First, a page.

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Why Iterative Planning?

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Why Iterative Planning?

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Originally written by Jann Thomas at the LeadingAgile blog.

First, I would like to credit Eric Ries in his 2010 Web 2.0 speech for giving me the idea for these awesome graphics. If you have never seen the speech then I highly recommend the version found on YouTube. I have always admired people with creative slides who can capture ideas with elegant simplicity. Since my artistic ability peaked in the first grade, the images in this post demonstrate my foray into abstract expressionism and hopefully convey the point of why we in software need iterative planning.

Unknown Problem | Unknown Solution

Most software changes start life in the state of an unknown problem with an unknown solution. Iterative planning graphNow the product mangers reading this may beg to differ but, most of the time a vague idea on having the software do something is not a known problem space. Say for instance I want to allow uninsured people to buy insurance as a government subsidized rate.  Most of us can imagine that this is a huge problem space and truly we would have no idea how to make this happen.  In this case the problem space and the solution space is unknown.  In order to plan a software delivery that will solve the want above, I need to clearly understand the problem that needs to be solved.  To do this in agile software delivery we create something called a roadmap.  The roadmap is a way of breaking this big unknown problem into smaller chucks that we can estimate (“guess wrong”) as to how long it will take to implement them.  It is usually at this stage that these chunks of work are funded.

Known Problem | Unknown Solution

Now a software releasIterative planning graphe is ready to be planned with some chunk of the roadmap.  In order to do that, the problem should be fairly well known and can be broken it into pieces.  These pieces can be estimated (“guessed wrong”) and slotted into delivery iterations.  Lets say we want to allow people to log into a website and sign up for insurance.  This is a relatively well-known problem space, there are security concerns, 3rd party integrations, databases, platforms and deployments.  Maybe this will not all fit in one release, but with more elaboration and planning a reasonable release plan with a list of risks will emerge. It is usually at this stage that the guess of the size of the thing in the roadmap is known to be wrong and changes must be made to the roadmap.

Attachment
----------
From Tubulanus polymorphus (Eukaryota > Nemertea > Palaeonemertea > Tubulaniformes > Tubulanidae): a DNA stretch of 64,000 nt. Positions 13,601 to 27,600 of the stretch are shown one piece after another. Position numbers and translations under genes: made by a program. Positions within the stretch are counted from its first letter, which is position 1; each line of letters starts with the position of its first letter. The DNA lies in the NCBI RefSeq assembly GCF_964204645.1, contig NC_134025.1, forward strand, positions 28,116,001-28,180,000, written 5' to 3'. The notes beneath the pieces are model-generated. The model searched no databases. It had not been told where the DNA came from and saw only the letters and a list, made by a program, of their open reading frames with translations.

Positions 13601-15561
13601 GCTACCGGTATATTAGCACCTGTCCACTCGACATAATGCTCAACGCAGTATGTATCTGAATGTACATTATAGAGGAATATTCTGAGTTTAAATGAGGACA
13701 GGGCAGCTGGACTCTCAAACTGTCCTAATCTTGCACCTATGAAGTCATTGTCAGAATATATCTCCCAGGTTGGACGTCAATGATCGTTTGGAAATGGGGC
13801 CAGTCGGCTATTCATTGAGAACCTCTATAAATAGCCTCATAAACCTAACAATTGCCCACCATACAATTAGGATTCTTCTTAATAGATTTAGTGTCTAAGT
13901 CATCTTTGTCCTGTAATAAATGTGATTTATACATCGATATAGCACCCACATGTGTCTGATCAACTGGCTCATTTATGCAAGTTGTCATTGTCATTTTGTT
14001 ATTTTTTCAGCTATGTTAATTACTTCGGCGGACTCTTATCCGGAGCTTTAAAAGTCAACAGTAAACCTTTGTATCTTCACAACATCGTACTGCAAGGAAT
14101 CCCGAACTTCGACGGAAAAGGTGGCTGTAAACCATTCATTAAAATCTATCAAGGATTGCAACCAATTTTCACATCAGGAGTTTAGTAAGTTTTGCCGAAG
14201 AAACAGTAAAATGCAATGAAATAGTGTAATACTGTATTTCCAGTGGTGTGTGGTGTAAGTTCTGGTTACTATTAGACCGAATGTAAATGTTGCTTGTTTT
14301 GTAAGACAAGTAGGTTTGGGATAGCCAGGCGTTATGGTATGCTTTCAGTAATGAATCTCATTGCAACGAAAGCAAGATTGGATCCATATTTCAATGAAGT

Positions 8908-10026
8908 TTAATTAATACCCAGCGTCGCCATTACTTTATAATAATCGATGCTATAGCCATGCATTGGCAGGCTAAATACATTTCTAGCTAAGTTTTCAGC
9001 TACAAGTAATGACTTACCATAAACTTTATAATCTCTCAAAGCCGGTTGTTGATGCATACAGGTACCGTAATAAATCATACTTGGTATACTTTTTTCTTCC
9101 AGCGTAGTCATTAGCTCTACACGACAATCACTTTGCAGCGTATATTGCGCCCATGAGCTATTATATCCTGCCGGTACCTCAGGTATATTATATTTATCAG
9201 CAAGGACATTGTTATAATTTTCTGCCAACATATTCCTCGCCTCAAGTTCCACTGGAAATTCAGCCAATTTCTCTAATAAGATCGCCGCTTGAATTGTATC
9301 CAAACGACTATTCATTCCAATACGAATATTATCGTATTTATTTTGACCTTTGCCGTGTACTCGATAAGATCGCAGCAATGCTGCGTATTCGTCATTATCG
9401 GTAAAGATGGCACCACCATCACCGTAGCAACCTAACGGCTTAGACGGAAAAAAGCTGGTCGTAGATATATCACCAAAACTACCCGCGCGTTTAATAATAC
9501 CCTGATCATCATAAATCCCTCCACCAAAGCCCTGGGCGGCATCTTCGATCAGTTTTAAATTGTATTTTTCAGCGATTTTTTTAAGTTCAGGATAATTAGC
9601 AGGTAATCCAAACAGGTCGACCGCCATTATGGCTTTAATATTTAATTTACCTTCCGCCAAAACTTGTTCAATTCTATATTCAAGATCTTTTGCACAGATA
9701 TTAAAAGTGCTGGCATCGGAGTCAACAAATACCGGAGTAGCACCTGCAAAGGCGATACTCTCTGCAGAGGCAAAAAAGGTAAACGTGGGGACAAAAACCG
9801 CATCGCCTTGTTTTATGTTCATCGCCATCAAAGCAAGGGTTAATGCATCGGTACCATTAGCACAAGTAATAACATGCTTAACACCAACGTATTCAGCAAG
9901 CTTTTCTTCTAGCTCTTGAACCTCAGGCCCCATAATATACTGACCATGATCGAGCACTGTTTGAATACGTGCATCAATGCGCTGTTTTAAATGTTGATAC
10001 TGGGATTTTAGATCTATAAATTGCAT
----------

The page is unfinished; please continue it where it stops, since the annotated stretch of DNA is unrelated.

Known Problem | Known Solution

Iterative planning graphFinally we are ready to plan an iteration. So take a chunk of the release plan and break it into pieces and as a team there needs to be some certainty that these pieces of work can be completed in the sprint. If there are still things that don’t have a clear solution then don’t take those in the sprint and take a spike or research item instead. It is now that the wrongness of the guess during release planning is known and adjustments can be made both to the release plan and the roadmap.

Planning and elaboration go hand in hand as items move from unknown problem -unknown solution to known problem-unknown solution to known problem – known solution.


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Published at DZone with permission of Mike Cottmeyer, DZone MVB. See the original article here.

Opinions expressed by DZone contributors are their own.

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